In the central atrium of the Museum, the visitor is confronted with images projected over the marble statue of Prince Albert, Queen Victoria's Consort, made by sculptor Matthew Noble in 1864. A man of progressive ideas, he led several social reforms and had a special interest in applying science and art to the manufacturing industry. The 'Great Exhibition of All Nations and Industries' held in London in 1851 was his brainchild. It spurred the foundation of many museums in the British Empire, including the BDL Museum, formerly known as the Victoria & Albert Museum. But the video work 'In Search of Vanished Blood', projected on the statue of Prince Albert, tells a completely different future of Modern Times, opening with film footage from WW1, followed by a world map with the USA in the centre, over which dramatic figures float forecasting apocalyptic times.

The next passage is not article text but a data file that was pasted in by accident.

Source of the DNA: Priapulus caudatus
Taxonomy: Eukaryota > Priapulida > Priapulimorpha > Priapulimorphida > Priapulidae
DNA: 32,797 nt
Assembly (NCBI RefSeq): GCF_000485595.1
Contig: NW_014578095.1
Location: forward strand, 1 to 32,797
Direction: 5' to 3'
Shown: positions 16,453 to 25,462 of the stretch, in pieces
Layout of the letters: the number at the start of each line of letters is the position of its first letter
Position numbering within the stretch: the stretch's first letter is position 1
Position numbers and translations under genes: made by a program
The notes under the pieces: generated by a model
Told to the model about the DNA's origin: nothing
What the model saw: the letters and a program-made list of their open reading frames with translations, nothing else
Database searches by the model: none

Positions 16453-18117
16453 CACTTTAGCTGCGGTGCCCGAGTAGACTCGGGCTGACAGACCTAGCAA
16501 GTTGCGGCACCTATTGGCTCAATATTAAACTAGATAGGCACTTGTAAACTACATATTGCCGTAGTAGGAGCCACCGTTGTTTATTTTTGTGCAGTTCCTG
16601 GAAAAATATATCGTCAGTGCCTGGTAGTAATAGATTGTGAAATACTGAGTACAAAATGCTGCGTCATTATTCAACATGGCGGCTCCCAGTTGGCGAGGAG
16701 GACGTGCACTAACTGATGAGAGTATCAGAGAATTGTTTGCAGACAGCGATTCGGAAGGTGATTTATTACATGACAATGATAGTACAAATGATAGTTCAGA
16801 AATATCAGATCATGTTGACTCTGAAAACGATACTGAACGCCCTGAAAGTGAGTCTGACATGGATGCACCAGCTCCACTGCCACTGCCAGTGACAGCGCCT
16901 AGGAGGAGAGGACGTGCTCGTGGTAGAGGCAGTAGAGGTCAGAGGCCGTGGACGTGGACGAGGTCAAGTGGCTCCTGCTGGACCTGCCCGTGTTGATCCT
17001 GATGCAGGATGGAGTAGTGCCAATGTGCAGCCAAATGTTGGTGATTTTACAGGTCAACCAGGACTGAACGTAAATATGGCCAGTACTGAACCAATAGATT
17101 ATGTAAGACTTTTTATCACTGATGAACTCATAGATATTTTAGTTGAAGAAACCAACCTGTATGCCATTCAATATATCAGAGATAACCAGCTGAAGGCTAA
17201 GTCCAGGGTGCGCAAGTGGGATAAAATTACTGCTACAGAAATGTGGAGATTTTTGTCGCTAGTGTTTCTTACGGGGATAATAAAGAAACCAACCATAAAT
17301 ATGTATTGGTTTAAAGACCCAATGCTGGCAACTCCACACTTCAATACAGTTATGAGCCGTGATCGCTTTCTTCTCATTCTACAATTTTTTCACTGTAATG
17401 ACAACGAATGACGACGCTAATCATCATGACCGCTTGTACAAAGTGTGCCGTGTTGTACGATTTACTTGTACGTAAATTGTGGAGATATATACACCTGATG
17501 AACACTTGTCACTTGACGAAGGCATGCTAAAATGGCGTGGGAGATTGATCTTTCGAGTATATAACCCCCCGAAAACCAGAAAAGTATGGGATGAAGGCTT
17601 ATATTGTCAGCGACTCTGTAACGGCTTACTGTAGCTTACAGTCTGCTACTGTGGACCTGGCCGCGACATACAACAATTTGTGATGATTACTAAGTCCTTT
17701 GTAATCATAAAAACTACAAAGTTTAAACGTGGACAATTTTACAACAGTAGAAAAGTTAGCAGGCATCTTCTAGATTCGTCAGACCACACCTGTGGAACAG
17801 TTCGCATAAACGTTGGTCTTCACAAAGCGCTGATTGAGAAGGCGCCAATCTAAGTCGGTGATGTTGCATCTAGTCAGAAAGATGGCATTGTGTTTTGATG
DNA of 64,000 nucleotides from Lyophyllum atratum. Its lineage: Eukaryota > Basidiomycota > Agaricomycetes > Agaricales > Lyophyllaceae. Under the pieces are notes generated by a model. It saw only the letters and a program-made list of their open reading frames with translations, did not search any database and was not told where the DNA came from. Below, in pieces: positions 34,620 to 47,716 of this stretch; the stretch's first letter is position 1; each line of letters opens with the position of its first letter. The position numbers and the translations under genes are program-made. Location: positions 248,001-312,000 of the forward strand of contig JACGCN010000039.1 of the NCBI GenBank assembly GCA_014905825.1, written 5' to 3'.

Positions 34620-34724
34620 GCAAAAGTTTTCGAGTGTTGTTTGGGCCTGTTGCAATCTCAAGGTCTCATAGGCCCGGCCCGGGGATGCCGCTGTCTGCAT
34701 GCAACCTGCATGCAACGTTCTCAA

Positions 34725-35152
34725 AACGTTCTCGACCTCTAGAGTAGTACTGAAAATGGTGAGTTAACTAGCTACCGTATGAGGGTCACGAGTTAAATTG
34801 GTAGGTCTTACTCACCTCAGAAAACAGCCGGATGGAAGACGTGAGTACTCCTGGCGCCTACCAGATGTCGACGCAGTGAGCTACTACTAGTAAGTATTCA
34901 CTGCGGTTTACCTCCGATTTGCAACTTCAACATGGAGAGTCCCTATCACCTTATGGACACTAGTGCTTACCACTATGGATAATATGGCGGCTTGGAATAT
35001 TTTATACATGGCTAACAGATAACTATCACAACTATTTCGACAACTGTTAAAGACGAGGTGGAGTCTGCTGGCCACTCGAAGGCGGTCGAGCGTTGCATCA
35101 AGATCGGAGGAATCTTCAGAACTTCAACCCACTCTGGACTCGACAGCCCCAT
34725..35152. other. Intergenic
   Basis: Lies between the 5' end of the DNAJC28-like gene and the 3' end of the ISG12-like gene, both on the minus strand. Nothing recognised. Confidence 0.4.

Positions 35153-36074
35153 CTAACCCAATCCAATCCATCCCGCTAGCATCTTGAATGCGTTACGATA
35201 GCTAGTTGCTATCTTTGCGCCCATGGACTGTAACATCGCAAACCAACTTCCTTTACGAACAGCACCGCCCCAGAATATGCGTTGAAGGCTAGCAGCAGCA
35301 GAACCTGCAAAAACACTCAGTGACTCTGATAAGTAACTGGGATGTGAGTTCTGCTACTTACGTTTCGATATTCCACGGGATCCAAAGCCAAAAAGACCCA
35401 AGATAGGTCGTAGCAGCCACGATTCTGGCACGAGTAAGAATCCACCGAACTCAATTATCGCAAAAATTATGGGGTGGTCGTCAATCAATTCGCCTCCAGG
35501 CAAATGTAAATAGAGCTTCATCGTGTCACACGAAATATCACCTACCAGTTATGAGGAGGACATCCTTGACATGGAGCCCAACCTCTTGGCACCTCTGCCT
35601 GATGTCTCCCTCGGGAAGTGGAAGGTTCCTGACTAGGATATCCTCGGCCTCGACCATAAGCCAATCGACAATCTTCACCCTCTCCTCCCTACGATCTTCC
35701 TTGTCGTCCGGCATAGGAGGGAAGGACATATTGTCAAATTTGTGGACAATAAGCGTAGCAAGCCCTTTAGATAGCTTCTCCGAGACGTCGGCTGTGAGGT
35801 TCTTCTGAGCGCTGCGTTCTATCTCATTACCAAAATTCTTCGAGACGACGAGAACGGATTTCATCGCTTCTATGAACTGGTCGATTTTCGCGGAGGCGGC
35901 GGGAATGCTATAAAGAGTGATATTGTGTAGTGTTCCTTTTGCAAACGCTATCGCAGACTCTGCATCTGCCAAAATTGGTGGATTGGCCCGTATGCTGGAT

Inspired by a text from Christa Wolf's 1983 novel 'Cassandra', In Search of Vanished Blood describes the deteriorating Cassandra offers a way out of we would only listen and learn from the violence that has taken place in the past and create a new more humane situation. The video play creates a provocative environment whose imagery revolves around complex themes such as the curse of prophecy, the fatal position of women, and the failure of human communication.
The work was featured as part of the exhibition 'The Witness' by Nalini Malani. The exhibition was curated by Tasneem Zakaria Mehta and Johan Pijnappel. In this exhibition, Nalini Malani explored concepts and concerns that have preoccupied her for decades - notions of oppression and dominance, of freedom and justice.